Most of the objections to and outrage at the Trump administration can be understood in light of the concept of America, a concept that Trump and his people reject.
Briefly, the U.S. Constitution embodies a set of ideas about what kind of country the founders envisioned. Largely in reaction to
Europe’s history of monarchies, and to England’s King George III in particular, the U.S. was to be, as Lincoln later described it, a
country “of the people, by the people and for the people.”
The Declaration of Independence actually lists the reasons early colonists threw off the rule of England, and they all had to do
with inalienable human rights, government by “consent of the governed,” and the right of the people to choose a government that will
see to their “Safety and Happiness.”
This whole American concept, that government serves the people and not the other way around, was a radical departure from the
thousands of years of human history that preceded it. The whole world sat up and took notice. This, above all, is what made America great.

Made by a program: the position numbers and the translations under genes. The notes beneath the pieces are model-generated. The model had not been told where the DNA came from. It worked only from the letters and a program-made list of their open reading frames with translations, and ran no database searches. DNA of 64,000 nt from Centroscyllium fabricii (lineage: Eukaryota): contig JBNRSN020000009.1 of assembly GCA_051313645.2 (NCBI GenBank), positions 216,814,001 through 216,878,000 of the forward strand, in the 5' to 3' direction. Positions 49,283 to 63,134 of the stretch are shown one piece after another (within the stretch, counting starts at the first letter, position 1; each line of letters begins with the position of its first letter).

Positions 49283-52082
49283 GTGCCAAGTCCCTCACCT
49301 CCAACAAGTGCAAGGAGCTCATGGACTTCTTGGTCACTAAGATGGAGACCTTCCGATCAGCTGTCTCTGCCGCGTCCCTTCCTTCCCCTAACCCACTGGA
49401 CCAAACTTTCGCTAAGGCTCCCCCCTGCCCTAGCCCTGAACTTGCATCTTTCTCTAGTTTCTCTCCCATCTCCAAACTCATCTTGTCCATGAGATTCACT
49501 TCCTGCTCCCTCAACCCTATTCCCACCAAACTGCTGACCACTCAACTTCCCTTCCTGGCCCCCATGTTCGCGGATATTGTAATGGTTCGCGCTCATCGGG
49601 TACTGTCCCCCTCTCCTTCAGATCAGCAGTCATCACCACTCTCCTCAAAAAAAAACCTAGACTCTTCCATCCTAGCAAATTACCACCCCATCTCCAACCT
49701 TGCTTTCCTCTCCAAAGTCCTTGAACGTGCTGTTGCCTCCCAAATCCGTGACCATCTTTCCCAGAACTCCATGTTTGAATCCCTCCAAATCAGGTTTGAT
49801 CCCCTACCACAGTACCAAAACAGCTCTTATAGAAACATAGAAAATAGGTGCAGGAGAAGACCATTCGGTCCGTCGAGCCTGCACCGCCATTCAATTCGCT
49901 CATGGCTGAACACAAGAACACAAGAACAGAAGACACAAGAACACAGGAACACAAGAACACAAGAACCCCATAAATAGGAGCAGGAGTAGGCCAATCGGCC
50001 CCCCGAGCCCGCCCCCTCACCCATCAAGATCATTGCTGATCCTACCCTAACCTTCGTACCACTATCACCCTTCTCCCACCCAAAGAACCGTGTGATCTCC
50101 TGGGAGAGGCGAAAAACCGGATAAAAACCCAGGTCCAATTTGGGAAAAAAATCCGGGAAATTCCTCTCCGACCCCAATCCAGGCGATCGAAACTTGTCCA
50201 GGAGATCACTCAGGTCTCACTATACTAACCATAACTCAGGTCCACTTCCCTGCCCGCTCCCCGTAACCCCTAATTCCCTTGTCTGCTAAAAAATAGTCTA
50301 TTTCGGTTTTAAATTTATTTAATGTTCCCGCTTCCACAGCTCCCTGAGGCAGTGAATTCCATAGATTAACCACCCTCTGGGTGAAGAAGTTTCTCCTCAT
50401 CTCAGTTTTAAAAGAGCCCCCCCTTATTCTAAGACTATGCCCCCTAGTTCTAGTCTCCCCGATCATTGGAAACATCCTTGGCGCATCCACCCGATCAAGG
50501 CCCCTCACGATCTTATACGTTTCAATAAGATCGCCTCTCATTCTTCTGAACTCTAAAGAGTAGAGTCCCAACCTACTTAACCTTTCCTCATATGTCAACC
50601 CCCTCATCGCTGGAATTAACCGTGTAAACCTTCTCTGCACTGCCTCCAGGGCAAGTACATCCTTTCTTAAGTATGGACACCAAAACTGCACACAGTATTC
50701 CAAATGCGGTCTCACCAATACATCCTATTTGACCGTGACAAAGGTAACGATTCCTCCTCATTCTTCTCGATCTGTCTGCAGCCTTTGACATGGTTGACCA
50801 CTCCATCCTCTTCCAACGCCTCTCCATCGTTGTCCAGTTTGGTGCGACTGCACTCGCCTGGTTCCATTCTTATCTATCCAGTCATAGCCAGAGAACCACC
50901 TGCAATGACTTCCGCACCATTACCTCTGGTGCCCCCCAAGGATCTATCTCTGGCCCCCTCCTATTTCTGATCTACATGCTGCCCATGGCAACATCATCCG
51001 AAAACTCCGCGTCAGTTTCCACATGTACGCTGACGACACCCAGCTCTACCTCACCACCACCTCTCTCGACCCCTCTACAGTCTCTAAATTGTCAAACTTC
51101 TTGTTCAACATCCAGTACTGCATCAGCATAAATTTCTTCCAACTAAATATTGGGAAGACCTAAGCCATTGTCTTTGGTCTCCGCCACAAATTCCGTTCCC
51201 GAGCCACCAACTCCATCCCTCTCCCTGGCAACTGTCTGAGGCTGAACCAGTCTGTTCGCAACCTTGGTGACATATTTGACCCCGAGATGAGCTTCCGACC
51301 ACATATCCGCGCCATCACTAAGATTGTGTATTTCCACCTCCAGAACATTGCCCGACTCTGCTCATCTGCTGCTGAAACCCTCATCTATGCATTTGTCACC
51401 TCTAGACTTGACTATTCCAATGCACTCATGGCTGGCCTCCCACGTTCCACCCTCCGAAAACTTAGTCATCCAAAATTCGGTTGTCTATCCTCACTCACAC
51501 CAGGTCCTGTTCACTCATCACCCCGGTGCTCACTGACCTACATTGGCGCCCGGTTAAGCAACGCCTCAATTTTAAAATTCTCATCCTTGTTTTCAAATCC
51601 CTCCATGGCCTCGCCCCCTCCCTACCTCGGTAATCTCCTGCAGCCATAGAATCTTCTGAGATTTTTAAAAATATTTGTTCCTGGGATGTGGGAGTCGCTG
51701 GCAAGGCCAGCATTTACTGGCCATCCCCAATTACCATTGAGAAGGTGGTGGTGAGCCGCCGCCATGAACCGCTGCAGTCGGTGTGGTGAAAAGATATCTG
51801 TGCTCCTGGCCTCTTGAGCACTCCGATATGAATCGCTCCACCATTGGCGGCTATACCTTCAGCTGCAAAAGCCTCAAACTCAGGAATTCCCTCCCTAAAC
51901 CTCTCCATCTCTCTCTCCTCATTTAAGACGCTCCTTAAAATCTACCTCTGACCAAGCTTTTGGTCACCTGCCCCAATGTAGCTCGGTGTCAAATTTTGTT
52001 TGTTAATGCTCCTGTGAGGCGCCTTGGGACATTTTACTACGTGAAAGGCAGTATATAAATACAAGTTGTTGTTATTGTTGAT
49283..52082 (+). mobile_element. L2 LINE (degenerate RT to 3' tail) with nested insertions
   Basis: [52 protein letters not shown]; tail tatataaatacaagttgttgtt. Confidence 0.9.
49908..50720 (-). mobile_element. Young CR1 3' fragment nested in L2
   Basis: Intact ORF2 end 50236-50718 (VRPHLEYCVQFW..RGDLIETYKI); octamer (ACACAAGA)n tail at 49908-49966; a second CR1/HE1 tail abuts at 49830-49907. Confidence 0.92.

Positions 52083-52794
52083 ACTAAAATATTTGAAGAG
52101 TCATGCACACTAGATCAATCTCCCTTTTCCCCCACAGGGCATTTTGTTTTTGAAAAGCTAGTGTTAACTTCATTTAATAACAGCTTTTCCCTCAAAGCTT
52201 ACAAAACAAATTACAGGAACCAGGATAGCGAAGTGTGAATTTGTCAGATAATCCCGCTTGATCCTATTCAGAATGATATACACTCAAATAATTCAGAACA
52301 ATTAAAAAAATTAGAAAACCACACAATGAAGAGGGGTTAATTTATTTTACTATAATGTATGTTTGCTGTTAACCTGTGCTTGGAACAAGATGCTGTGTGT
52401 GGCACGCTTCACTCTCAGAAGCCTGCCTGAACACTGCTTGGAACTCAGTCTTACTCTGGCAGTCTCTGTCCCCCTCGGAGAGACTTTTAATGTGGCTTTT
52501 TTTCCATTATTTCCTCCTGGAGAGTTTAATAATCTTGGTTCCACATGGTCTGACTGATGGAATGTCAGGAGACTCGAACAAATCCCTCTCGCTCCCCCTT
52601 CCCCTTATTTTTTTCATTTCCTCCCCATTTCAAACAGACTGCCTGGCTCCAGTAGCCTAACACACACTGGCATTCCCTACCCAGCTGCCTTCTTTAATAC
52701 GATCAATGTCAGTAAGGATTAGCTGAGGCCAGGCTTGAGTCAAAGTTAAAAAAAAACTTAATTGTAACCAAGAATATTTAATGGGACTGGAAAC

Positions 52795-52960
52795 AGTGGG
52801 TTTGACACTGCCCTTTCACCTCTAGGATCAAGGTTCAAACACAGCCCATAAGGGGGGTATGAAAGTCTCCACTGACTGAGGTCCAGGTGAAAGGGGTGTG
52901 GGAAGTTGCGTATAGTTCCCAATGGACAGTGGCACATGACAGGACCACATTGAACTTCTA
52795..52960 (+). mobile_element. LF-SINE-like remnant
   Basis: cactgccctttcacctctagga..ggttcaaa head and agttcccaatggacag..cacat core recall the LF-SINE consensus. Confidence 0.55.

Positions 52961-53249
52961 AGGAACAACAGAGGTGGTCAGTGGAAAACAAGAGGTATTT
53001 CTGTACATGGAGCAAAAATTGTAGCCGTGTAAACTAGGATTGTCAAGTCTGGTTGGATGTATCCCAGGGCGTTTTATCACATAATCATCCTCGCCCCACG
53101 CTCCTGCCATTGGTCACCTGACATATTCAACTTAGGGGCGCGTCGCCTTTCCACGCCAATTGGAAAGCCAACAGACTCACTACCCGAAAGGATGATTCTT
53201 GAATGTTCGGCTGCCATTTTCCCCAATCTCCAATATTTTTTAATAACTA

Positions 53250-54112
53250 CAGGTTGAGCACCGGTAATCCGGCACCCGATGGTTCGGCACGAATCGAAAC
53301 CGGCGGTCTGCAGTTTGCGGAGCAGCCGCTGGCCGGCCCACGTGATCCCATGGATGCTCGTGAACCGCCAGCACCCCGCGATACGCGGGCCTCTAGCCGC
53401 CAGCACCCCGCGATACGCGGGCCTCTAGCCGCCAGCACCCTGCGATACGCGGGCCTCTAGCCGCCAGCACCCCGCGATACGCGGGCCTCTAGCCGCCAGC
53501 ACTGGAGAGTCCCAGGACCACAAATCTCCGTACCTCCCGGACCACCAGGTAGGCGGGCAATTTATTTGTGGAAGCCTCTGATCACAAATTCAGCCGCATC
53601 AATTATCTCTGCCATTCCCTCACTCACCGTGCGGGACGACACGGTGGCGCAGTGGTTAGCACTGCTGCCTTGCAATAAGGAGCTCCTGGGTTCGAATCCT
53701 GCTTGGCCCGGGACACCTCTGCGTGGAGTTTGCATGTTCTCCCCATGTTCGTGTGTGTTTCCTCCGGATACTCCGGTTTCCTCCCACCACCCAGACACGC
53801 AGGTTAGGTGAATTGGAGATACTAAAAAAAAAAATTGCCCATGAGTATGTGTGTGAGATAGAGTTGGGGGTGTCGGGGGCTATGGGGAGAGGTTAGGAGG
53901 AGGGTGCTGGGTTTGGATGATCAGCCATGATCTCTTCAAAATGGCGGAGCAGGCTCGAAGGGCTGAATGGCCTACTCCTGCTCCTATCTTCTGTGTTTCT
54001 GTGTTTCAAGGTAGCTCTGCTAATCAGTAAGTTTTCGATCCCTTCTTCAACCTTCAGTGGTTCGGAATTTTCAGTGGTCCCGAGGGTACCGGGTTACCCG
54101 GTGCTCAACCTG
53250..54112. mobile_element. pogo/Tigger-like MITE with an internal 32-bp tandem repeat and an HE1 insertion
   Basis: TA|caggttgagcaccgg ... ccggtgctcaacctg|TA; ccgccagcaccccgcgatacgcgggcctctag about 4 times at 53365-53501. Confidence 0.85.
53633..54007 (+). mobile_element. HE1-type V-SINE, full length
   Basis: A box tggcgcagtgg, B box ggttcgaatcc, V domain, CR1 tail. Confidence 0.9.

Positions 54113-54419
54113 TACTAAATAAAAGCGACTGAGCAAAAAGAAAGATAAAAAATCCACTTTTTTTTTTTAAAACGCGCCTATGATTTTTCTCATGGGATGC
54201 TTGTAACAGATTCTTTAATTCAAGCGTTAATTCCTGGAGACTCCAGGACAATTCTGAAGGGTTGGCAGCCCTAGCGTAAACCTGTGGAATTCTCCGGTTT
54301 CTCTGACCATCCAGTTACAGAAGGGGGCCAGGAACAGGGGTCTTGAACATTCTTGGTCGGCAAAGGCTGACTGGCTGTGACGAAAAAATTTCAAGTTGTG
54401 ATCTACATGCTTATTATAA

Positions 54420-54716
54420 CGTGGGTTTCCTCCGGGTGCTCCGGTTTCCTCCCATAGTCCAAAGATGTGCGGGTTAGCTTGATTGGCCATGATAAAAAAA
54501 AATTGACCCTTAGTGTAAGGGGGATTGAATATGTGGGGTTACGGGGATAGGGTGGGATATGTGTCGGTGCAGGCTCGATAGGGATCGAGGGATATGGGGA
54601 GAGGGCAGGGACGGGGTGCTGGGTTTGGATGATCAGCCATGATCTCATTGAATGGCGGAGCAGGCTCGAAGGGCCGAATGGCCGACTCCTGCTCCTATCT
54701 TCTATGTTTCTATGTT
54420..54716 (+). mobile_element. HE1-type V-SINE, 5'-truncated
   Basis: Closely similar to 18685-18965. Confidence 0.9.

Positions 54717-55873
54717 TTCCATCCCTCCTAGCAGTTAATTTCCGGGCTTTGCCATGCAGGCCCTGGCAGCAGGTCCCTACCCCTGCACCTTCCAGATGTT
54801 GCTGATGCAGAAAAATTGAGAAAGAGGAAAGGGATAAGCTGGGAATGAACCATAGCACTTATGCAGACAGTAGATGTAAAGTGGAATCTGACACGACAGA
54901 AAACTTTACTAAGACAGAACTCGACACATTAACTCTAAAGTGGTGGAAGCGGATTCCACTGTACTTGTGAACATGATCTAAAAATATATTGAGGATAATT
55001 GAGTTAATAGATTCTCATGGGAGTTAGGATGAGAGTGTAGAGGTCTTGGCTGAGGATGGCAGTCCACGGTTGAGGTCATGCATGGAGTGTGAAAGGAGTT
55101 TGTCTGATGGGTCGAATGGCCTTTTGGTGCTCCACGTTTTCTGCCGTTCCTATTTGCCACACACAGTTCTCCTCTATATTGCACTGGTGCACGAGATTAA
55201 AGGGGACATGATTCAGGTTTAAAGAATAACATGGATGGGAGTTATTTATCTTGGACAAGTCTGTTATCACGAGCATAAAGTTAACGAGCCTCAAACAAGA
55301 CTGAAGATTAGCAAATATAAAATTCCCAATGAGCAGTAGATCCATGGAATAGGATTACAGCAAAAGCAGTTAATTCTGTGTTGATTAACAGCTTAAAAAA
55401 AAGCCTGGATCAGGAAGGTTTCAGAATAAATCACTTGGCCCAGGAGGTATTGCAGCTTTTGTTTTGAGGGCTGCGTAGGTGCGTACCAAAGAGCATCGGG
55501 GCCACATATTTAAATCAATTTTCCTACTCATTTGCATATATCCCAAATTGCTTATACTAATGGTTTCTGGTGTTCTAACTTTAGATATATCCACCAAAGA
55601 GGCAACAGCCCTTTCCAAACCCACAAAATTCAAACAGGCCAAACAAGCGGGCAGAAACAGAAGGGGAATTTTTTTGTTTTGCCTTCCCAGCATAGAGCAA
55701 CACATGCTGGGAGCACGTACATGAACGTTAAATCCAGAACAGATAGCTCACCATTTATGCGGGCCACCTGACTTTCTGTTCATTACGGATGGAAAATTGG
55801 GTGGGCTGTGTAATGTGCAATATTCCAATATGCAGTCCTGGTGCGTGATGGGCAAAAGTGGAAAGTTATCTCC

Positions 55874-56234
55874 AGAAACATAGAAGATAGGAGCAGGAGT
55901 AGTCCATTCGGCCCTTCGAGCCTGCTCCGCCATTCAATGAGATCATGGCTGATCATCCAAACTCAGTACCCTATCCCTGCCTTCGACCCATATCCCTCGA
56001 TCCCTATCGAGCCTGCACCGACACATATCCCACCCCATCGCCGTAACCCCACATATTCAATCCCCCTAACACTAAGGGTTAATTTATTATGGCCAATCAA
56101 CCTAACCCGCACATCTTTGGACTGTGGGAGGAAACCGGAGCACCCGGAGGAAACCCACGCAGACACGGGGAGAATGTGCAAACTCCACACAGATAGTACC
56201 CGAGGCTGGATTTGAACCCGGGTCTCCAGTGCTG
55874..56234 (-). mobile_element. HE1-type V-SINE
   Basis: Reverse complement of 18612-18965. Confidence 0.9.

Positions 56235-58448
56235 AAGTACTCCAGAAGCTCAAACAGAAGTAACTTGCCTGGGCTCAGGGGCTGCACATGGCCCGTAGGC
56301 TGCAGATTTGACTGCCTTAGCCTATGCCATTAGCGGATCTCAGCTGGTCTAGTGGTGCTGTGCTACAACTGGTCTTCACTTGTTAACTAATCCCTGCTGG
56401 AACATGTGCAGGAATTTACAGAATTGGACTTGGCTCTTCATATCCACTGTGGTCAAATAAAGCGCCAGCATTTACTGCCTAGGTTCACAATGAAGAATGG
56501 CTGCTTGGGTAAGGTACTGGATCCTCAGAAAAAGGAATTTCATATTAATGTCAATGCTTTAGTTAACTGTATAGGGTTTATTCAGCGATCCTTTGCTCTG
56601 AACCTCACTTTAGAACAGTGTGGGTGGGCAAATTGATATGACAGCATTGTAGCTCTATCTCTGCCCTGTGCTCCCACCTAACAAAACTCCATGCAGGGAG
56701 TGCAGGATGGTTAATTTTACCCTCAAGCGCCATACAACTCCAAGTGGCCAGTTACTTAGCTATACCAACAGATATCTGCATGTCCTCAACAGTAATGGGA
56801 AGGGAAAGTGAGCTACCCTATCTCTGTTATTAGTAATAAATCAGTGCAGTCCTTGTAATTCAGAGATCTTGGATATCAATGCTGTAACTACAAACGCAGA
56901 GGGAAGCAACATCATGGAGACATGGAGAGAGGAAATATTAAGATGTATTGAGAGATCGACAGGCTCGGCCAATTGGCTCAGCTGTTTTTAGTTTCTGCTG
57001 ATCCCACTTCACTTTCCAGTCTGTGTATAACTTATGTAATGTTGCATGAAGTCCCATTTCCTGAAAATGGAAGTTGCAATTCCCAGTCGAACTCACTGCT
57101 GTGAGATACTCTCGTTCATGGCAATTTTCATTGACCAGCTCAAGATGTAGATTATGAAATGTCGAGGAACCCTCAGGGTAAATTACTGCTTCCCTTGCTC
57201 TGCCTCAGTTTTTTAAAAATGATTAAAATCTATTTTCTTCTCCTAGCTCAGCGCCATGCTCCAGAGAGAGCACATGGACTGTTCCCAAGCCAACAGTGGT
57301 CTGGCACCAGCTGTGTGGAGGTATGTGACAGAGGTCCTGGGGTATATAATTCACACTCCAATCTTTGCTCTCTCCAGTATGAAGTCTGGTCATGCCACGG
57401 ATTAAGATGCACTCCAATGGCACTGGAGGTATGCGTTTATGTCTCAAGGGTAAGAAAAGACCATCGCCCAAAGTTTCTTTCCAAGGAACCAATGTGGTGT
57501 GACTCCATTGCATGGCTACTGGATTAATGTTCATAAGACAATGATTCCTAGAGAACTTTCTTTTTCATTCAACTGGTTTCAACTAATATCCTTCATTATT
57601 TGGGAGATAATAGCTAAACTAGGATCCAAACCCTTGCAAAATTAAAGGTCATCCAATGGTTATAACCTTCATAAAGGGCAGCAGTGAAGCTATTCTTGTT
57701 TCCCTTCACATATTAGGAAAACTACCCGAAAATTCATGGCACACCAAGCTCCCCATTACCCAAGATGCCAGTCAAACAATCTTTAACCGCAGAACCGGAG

But the Trump crew completely reject this concept. They are secretive, self-serving, and utterly inaccessible to ordinary
citizens. Trump regards himself as an absolute monarch … utterly infallible and above the law. He acknowledges no obligations to
his supporters, his colleagues in government, the Constitution or tradition. He is King Donald.
Many Republicans want to turn back the clock to a time before FDR. Trump wants it back to before George Washington.
Fortunately, many Americans still remember and cherish the American concept. Many still long for real liberty and justice, and not
mere words in an incoherent speech. This is why so many people have been chanting at their representatives, “You work for us!” And many government officials, perhaps even some Republicans, actually comprehend their duty to the
people and the law.
May the reign of King Donald be as short as it has been disastrous.